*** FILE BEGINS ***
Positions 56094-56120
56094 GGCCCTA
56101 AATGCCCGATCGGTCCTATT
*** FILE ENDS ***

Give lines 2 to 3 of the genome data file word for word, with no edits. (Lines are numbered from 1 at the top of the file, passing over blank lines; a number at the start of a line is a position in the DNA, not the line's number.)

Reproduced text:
56094 GGCCCTA
56101 AATGCCCGATCGGTCCTATT